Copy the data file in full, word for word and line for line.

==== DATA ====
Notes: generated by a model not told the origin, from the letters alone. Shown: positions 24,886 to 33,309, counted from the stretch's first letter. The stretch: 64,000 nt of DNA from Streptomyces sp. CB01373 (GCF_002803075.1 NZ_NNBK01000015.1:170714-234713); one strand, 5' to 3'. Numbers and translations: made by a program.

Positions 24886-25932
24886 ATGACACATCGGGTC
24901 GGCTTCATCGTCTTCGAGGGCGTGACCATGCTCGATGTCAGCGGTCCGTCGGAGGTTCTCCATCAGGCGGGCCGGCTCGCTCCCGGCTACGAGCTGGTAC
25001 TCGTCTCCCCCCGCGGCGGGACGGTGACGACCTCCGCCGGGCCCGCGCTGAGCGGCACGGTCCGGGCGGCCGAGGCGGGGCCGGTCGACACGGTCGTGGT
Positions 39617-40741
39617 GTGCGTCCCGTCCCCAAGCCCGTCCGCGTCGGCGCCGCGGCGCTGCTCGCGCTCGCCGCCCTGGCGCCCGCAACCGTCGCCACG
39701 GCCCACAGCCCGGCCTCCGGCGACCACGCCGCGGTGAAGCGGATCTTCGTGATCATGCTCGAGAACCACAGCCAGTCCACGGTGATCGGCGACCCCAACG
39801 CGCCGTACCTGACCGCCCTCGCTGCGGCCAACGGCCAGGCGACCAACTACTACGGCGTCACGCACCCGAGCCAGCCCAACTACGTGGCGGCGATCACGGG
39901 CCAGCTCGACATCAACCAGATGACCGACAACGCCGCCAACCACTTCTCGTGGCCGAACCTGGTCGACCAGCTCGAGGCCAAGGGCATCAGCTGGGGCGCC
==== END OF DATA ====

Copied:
Notes: generated by a model not told the origin, from the letters alone. Shown: positions 24,886 to 33,309, counted from the stretch's first letter. The stretch: 64,000 nt of DNA from Streptomyces sp. CB01373 (GCF_002803075.1 NZ_NNBK01000015.1:170714-234713); one strand, 5' to 3'. Numbers and translations: made by a program.

Positions 24886-25932
24886 ATGACACATCGGGTC
24901 GGCTTCATCGTCTTCGAGGGCGTGACCATGCTCGATGTCAGCGGTCCGTCGGAGGTTCTCCATCAGGCGGGCCGGCTCGCTCCCGGCTACGAGCTGGTAC
25001 TCGTCTCCCCCCGCGGCGGGACGGTGACGACCTCCGCCGGGCCCGCGCTGAGCGGCACGGTCCGGGCGGCCGAGGCGGGGCCGGTCGACACGGTCGTGGT
Positions 39617-40741
39617 GTGCGTCCCGTCCCCAAGCCCGTCCGCGTCGGCGCCGCGGCGCTGCTCGCGCTCGCCGCCCTGGCGCCCGCAACCGTCGCCACG
39701 GCCCACAGCCCGGCCTCCGGCGACCACGCCGCGGTGAAGCGGATCTTCGTGATCATGCTCGAGAACCACAGCCAGTCCACGGTGATCGGCGACCCCAACG
39801 CGCCGTACCTGACCGCCCTCGCTGCGGCCAACGGCCAGGCGACCAACTACTACGGCGTCACGCACCCGAGCCAGCCCAACTACGTGGCGGCGATCACGGG
39901 CCAGCTCGACATCAACCAGATGACCGACAACGCCGCCAACCACTTCTCGTGGCCGAACCTGGTCGACCAGCTCGAGGCCAAGGGCATCAGCTGGGGCGCC